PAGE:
Not very well known in his own day, Italian fresco painter Antonio Allegri, known more commonly as Correggio, would earn a reputation as a progressive artist whose existing works depict early hints of Romanticism, Mannerism, Rococo and the Baroque. Additionally, his paintings were significantly more sensuous and dramatic than those of his contemporaries, and used remarkably different styles of perspective and composition, all of which have contributed to his ongoing popularity across the centuries.
Born in 1494 in the small town of Correggio, from where he took his professional name, he would spend most of his life in the city of Parma, becoming the most prominent of the Parma school of painters. Little is known of his training, except for a few years of apprenticeship with Francesco Bianchi Ferrara in Modena, from which he returned to Correggio for a period of four years. After that time he earned commissions in Parma, and would remain in the city for the rest of his life.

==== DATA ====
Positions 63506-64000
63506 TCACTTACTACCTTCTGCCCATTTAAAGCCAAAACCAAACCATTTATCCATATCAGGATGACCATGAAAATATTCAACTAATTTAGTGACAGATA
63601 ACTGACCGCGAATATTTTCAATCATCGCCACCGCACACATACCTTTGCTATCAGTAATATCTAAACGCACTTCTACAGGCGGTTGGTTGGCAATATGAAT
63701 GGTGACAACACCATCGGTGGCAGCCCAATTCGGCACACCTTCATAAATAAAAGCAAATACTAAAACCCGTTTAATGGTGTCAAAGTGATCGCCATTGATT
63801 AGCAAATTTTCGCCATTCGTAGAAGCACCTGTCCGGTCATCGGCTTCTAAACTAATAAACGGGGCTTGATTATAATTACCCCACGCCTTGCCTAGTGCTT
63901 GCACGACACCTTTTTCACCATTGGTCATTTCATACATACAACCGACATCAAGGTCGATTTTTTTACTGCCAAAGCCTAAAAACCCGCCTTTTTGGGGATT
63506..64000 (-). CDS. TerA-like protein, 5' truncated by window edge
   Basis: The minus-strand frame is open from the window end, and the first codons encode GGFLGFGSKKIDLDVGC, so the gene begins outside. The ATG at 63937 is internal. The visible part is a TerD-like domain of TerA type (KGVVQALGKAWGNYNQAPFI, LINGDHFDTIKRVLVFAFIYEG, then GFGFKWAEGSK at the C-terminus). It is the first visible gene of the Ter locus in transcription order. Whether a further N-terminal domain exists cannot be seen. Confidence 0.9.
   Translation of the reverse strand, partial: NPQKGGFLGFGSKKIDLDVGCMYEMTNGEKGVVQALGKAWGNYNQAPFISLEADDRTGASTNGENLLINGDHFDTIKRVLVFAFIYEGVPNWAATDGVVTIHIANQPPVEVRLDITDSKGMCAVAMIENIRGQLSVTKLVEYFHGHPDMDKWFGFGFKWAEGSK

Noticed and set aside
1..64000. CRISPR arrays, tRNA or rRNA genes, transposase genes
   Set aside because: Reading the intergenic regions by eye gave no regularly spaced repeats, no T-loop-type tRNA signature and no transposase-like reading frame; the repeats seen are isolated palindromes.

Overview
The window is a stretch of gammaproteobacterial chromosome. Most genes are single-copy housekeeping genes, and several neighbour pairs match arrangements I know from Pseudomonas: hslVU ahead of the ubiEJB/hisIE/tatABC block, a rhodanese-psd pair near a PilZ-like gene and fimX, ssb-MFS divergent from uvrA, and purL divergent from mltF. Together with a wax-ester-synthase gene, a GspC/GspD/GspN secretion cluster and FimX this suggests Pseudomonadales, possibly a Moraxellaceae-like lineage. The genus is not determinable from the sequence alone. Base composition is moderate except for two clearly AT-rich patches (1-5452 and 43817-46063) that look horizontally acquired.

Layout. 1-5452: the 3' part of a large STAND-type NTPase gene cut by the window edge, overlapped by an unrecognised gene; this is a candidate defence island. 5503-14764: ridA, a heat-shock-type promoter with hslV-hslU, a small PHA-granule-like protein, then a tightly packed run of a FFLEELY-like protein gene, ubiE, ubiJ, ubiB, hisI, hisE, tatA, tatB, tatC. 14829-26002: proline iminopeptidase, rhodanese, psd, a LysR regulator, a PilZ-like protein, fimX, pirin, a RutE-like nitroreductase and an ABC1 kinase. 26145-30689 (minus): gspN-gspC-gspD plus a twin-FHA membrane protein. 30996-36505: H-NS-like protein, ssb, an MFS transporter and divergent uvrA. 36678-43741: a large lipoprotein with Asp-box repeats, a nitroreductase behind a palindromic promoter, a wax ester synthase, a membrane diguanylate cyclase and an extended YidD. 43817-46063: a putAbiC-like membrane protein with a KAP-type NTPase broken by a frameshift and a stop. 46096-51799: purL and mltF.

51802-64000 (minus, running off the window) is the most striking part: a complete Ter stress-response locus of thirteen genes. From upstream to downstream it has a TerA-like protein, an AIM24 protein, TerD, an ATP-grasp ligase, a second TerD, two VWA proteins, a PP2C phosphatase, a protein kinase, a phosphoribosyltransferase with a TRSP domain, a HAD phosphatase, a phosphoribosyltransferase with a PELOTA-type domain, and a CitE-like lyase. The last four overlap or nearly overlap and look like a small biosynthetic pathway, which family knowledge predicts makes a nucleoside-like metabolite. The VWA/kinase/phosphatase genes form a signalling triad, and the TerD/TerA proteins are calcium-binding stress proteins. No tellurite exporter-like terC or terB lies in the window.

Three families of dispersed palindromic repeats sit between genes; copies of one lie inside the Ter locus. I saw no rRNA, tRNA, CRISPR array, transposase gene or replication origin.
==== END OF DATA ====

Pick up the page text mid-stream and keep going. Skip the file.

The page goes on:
There are few easel paintings by Correggio in existence, and his primary focus seems to have been mural and fresco works. He would become most distinguished within his own time for his use of light, but later generations would find his experimentations with illusion, his eclectic style, and his subject matter of great interest and inspiration. Though he never took on any formal apprentices during his career, several generations of Italian painters following Correggio were greatly influenced by his works, including Parmigianino, and Rondani.
His murals are still among the most popularly visited sites in Italy, and he ranks among the Masters of Italian painting.